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This page is written by the game's inventor, Вадря Покштя. This game is a favorite of its inventor.

Wild Rose Chess

The idea that came to me at the beginning of this year may seem somewhat strange and unusual to you, but I assure you that it is more than valid and fruitful. And this time, friends, I hope you will be able to appreciate not only the beauty of this chess variant, but also catch the scent of those beautiful Wild Roses, from The Gardens of Yin or other visions that were revealed to me in January...




Dealing with images of standard chess pieces and standard notation, we have:

Wild Rose (Queen) - this piece combines the functions of the Queen and the King: it can move and capture like a Queen, it cannot be captured, but it can be declared check or checkmate like a regular King in chess.

Pawn is an ordinary pawn from standard chess that moves and captures according to FIDE rules.

Nightrider (Knight)  is a fairy chess piece by Thomas Dawson. It can make a move like a Knight, but then can continue to move in the same direction. Thus, it can make one or more successive Knight-leaps, all in the same direction: the spaces visited by all but the last jump must be empty.

Crusader (Bishop)  is a combined Bishop and Dabbabarider (jumps two squares orthogonally, leaping over any intermediate piece with continuation of movement in a given direction).

Raven (Rook) is a combined Rook and Nightrider. 

The initial arrangement of the pieces is shown in the picture above.
Raven is in the rook position, Nightrider is in the knight position, Crusader is in the bishop position, and Wild Rose is in the queen and king positions. Pawns, as in classical chess, are located along the second and seventh ranks.




White starts the game.

Players' roses can declare mutual check and even checkmate to each other!
Avoiding check is not necessary, but it does affect on >>>
Win/Loss Conditions
After your move:
- By giving check to two of your opponent's Wild Roses at the same time, you win the game (checkmate)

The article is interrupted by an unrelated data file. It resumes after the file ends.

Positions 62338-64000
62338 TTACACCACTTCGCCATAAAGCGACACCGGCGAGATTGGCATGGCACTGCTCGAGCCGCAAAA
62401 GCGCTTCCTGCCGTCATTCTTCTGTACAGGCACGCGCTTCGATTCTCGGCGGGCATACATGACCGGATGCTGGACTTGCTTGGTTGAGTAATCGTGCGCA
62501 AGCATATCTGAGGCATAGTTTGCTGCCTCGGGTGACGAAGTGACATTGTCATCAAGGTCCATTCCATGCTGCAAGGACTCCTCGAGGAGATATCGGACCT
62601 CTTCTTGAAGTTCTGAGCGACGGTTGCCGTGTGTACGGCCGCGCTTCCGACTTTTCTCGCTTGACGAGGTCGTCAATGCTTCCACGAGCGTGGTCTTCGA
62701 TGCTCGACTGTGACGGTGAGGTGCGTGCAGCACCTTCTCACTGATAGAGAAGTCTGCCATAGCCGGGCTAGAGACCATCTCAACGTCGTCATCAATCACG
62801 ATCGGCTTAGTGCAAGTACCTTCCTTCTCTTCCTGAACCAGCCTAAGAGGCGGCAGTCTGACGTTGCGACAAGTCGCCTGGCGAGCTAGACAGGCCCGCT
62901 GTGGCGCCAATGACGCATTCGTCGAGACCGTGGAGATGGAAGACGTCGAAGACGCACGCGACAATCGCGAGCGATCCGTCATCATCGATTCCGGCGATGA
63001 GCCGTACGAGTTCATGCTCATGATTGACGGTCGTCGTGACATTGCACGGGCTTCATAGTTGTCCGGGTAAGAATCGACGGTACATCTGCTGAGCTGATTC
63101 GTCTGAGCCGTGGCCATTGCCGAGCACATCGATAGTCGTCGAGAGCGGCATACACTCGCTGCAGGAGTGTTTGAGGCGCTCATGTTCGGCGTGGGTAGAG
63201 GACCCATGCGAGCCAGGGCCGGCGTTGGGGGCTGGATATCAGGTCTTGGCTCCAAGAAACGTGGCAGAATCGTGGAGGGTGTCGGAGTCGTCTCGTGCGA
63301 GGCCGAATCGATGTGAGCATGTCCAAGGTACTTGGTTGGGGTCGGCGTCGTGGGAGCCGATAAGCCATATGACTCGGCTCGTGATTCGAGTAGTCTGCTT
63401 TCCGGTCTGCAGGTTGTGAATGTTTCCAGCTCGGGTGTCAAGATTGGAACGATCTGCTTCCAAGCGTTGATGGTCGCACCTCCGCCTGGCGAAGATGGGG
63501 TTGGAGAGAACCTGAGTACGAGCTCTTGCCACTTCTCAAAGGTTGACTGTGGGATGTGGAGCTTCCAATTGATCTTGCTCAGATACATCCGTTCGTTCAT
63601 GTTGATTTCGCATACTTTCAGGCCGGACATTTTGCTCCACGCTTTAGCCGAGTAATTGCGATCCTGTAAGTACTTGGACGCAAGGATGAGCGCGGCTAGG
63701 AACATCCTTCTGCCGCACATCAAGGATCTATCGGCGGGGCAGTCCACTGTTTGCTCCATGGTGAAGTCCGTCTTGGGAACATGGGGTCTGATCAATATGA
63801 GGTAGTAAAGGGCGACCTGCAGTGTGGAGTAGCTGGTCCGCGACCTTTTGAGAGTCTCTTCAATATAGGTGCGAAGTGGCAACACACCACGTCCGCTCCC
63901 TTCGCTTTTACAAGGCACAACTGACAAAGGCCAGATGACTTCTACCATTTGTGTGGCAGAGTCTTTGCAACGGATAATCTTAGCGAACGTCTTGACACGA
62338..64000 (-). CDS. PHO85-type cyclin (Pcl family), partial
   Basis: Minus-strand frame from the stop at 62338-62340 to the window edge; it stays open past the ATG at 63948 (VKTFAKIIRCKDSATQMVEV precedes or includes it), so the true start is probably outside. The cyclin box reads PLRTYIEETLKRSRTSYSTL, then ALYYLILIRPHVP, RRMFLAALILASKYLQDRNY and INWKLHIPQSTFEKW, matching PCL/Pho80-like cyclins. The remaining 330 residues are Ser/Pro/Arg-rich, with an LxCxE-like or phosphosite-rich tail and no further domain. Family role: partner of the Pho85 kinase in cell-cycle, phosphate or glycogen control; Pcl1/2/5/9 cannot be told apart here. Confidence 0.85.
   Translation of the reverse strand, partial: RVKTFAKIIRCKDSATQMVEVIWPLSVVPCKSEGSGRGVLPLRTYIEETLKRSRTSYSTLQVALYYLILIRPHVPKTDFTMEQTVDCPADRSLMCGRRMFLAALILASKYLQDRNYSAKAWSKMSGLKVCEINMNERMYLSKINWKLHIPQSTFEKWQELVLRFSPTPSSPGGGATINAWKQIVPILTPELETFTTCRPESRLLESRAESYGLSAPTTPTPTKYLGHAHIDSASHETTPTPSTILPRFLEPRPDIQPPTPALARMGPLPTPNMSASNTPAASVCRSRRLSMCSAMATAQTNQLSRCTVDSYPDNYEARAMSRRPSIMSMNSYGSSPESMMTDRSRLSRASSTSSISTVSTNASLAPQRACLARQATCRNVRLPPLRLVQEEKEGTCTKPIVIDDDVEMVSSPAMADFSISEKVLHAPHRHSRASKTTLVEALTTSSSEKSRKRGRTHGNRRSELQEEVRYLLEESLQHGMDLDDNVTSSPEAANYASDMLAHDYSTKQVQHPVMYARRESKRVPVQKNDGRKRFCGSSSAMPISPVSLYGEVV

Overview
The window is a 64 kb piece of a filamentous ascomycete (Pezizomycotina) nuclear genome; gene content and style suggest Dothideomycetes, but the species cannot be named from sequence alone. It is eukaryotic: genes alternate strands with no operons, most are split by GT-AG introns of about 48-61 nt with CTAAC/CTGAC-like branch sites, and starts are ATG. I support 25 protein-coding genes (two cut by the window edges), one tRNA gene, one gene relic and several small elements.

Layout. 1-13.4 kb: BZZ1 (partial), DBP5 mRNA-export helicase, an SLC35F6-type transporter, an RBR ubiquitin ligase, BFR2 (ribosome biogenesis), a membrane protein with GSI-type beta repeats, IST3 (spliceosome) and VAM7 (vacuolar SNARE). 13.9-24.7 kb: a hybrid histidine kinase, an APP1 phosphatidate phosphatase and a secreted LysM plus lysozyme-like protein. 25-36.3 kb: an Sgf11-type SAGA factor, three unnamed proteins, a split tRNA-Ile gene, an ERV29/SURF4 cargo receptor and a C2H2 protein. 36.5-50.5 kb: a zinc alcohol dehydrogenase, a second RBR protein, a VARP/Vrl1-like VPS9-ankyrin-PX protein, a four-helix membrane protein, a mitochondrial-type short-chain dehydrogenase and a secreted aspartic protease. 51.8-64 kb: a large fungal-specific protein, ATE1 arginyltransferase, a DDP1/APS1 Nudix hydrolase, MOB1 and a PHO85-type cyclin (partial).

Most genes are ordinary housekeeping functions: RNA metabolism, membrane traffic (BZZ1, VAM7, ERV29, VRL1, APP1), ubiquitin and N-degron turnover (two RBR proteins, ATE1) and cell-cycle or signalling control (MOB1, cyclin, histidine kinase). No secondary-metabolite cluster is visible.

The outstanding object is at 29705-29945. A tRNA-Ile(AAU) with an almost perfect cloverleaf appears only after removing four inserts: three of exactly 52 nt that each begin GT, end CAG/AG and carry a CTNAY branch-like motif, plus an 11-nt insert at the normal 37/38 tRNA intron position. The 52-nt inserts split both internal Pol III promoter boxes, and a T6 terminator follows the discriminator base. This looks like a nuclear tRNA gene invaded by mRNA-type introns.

- If two of your Wild Roses are in check (under attack), you win the game (blossom roses)
- Leaving your opponent without pieces (only with Wild Roses) - you win the game (fading roses)
- Leaving one of your Wild Roses under attack means you lose the game (rose cutting)
Winning Conditions always prevail over the only Losing Condition. Or in other words, the first one to fulfill one of the three winning conditions wins.

No castling. Yes en passant. 
Repeating a position is prohibited and is considered an illegal move.

Pawn Promotion is very different from the usual option accepted both in standard chess and in countless variants of chess and is called Growing Roses.

Growing Roses

A pawn that reaches the last row is removed from the board, turning any opponent's piece into a Wild Rose. Thus, the opponent has another Wild Rose.
The player who brings his pawn to the last rank himself decides which of the opponent’s pieces will become the Wild Rose and makes a move again!

In other words, a 'pawn promotion' looks like this (step by step):
- The player moves his pawn to the last rank.
- The pawn is removed from the board and no longer participates in the game.
- The player, at his discretion, replaces any opponent’s piece with a Wild Rose of the same color.
- The player makes another move with any of his pieces (if at the same time one more pawn can reach the last rank, then the whole procedure is repeated again).
- The move to 'promote' the pawn is over.
- Now it's the opponent's turn.


Such an unusual concept of the game poses completely new and unique challenges for us, confronting us with tasks that we have never encountered before in chess and chess variants. Perhaps the idea of ​​Wild Roses would be even stronger on boards of much larger sizes, say 12x12 or 16x16, but that, as they say, is a completely different story...

This 'user submitted' page is a collaboration between the posting user and the Chess Variant Pages. Registered contributors to the Chess Variant Pages have the ability to post their own works, subject to review and editing by the Chess Variant Pages Editorial Staff.

By Вадря Покштя.

Last revised by Вадря Покштя.

Web page created: 2024-02-09. Web page last updated: 2024-02-25